Painting oak cabinet doors is definitely on trend. The 90’s and early 2000’s were filled with an influx of builder grade, stained oak cabinets and as we transitioned to 2010 and now almost 2020 those are far from “in style.” But buying new cabinets isn’t in everyones budget so let me walk you through my process for painting oak cabinets and transforming your kitchen in under $200.
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Prep to Painting Oak cabinet Doors
Probably the most important part that a lot of painting oak cabinet tutorials WANT to skip, and lets be honest a lot of do it yourselfers try and skip because its no fun, messy and tedious, but I’m here to break the bad news. I think this step is crucial. Even with a “no sanding” primer. I still think it’s imperative to get the old gloss and stain off the cabinet prior to painting anything.
- use a cleaning agent like TSP or Krud Kutter to clean the cabinets. Just spray and wipe down with a mildly abrasive sponge or cloth to remove any buildup.
- Use a deglosser, simply spray and wipe it on to remove some of that shine.
- Sand. Use a combination of an orbital sander and hand handing or a small detail sander with 120 grit to remove the top coat of stain from the oak cabinets. Be sure to get all the edges.
Sand & Fill Grain
- OPTIONAL: Fill the wood grain. There are several types of products you can use to fill the good grain, the most popular are Aquacoat, Bondo Wood Filler, and plastic wood. Use a putty knife and apply at a 45 degree angle to get into the grain. Wipe away as much as you can and let try. Sand with 120 then 220 grit. The more meticulous you are in this process the less grain you will see once you paint. For my project my in laws DID want to see some grain shine through so I skipped this process.
- Tack Cloth. The most crucial step to a silky smooth finish. A tack cloth is basically a sticky cheese cloth that you use to wipe down the surface prior to paint. It clings to any left over fuzz or saw dust and gets every last stray piece of debris.
Hanging the Cabinets
This might not be an option for all people, but depending on your space and set up it has been a life saver for me. I predrilled a small hole in the top of the upper cabinet edge and the bottom of the lower cabinet edge and screwed some eye hooks into the cabinet. This allowed me to hang the cabinets and work on both sides simultaneously.
I hung them on a steel header in my unfinished basement. If you are only working on a few doors you could hang them from a wardrobe rack or some other contraption. Word of warning, most doors took 2 hangers to adequately support the load, and once you get more than 3 or 4 cabinet doors it starts to get very heavy. Be sure to have adequate support from what they are hanging on. If they fall off, the doors WILL crack and break. (For video of this process see my instagram highlights)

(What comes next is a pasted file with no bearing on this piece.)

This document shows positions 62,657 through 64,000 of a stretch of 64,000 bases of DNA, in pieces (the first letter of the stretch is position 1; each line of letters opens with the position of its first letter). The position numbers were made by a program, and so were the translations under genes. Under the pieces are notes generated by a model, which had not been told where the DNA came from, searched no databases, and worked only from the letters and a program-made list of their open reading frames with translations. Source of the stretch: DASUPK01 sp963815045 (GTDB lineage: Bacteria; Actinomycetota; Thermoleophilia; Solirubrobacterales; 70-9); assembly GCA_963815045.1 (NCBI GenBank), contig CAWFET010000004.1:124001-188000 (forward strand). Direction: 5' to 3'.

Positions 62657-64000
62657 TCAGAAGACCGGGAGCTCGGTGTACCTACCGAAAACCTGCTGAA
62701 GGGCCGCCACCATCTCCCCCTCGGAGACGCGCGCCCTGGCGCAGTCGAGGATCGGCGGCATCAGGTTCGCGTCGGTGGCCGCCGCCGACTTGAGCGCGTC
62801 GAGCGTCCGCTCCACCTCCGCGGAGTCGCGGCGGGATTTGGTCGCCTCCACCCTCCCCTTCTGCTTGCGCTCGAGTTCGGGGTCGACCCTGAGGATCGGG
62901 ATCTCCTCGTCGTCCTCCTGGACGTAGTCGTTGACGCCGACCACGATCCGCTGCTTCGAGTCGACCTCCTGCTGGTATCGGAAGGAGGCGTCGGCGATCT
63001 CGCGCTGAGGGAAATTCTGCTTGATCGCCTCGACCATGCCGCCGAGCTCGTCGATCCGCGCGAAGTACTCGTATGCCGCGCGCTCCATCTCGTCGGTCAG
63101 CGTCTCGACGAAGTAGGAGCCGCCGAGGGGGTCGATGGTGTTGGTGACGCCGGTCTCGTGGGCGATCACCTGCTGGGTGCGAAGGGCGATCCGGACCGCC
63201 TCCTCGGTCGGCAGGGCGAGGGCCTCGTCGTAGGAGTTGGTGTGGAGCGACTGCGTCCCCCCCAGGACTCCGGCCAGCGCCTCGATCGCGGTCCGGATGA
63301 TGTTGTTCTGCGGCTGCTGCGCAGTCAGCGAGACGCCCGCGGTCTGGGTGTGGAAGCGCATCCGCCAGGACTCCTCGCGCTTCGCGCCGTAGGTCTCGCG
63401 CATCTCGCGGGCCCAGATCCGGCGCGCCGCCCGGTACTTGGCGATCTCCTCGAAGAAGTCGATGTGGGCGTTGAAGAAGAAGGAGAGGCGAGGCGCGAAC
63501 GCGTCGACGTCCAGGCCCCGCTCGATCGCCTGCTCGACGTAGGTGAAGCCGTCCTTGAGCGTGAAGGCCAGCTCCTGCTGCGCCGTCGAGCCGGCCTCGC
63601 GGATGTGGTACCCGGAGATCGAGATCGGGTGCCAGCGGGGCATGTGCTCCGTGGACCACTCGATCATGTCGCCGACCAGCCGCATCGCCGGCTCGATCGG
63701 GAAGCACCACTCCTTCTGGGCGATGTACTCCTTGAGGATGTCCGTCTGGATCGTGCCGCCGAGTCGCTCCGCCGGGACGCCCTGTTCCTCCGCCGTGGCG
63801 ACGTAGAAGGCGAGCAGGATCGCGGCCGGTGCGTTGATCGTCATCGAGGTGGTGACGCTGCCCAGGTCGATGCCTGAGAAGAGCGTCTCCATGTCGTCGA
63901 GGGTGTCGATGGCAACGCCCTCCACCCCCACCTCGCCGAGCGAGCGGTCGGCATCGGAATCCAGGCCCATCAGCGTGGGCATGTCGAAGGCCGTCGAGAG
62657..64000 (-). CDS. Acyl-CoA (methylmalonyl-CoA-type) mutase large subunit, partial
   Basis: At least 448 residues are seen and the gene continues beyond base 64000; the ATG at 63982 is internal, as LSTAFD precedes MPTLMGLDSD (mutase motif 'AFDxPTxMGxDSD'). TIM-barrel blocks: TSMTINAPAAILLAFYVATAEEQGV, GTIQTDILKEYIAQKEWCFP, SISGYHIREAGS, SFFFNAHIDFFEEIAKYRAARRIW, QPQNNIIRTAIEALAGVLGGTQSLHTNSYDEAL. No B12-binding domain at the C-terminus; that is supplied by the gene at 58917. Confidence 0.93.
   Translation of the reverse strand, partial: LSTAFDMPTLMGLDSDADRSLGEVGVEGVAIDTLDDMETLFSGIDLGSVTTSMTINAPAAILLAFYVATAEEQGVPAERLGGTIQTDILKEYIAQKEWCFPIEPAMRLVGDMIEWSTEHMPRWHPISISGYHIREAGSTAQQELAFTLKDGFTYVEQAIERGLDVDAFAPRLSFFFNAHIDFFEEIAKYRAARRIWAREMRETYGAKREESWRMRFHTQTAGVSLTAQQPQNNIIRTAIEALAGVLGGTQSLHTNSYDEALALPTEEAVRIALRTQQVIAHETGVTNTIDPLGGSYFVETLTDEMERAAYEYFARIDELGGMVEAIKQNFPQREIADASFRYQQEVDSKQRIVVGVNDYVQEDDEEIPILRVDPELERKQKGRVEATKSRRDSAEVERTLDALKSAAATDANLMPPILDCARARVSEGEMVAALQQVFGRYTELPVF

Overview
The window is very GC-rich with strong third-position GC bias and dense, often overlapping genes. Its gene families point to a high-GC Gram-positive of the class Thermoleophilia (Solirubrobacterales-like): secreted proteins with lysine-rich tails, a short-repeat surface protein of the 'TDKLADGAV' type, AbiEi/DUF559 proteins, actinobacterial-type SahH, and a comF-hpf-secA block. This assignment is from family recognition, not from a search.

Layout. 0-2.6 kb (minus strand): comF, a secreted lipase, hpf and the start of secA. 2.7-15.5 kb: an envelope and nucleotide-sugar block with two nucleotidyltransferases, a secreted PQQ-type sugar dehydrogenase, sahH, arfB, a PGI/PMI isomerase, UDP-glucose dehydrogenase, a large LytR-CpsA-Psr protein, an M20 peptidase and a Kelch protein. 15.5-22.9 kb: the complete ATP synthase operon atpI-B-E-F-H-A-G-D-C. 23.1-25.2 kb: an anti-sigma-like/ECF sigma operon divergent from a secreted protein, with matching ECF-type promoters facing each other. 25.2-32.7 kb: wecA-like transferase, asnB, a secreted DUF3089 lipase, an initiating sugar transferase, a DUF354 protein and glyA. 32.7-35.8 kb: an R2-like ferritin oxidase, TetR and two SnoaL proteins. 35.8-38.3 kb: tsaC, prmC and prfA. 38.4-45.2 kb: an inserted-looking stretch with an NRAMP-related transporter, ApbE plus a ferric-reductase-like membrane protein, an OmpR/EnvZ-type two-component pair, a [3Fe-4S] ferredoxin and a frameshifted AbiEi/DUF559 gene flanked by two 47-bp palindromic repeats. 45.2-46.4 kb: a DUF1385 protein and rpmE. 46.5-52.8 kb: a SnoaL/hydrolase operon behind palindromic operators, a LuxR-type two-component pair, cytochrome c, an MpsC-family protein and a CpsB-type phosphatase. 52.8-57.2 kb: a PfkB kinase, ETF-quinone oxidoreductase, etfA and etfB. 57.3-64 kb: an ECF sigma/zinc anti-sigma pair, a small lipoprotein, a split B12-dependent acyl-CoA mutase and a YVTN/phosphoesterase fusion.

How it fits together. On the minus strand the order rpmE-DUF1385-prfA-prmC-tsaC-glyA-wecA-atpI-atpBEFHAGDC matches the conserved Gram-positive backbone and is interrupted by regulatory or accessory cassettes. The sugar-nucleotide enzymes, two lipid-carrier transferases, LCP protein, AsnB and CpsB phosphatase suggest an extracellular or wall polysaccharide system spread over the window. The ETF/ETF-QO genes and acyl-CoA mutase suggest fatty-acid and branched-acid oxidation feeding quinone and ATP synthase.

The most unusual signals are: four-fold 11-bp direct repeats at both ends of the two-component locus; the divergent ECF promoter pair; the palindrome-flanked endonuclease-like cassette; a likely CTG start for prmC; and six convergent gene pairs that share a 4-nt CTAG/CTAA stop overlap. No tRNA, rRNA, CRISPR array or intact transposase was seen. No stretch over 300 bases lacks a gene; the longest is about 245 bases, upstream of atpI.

Hanging the cabinets also prevents the dreaded over drip or the painted side that hasn’t fully cured peeling or chipping when it is laid down.
Using the right kind of primer is a complete game changer when it comes to refinishing cabinets. Zinsser is the most popular type of primer and comes in a variety of finishes, latex, oil, and shellac. For oak cabinets, since oak is a very grainy, and naturally yellow wood you want to make sure you seal it, and seal it well. Since it has been finished with stain and a top coat, the best primer to use is Zinsser BIN Shellac. Apply 2-3 coats with either a 4″ Mini Foam Roller and brush, or with a sprayer. Be mindful when you use this product in a sprayer that it can only sit in the gun for max of a few hours and it needs to be cleaned with acetone/denatured alcohol and cleaned WELL otherwise you will have to get yourself a new paint sprayer.
Speaking of sprayers, for this project, and all my projects, I use my favorite entry level sprayer, the Homeright Finish Pro Max. For more tips on spraying see my paint spaying tips post.
Roller and Brush
First brush all the crevices with a paint brush. Next over over with a foam roller trying to keep with the grain pattern (vertical). Next roll the sides of the cabinet, flip the cabinet over and follow the same pattern (brush first, roll second).
Sand between each coat of primer and paint with 220 grit and wipe down with a tack cloth.
Load the paint sprayer and test a scrap pieces of wood under the sprayer is consistently spraying with minimal overspray and no splattering.
Take your cabinet door and move in a continuous back and forth pattern with 50% of your current spray overlapping your last spray. Be sure to ALWAYS have the paint sprayer moving and start the sprayer off to the side of the cabinet.
Hang to dry according to your paint guidelines for recoat.
Painting Oak Cabinet
For this project I used ProClassic by Sherwin Williams in Egret White which is a light, creamy white. It was the paint picked out by my in laws so I stuck with it. I typically like to use Sherwin Williams Emerald because it hardens and cures, but I’ll definitely update this with how ProClassic holds up.
I sprayed 2 coats of Proclassic on each cabinet door sanding with 220 grit in between and wiping with a tack cloth.
Thus far the cabinets look very smooth, still have a mild grain pattern depending on the lighting.
For more behind the scenes and progress videos of all things DIY follow me @honeybuilthome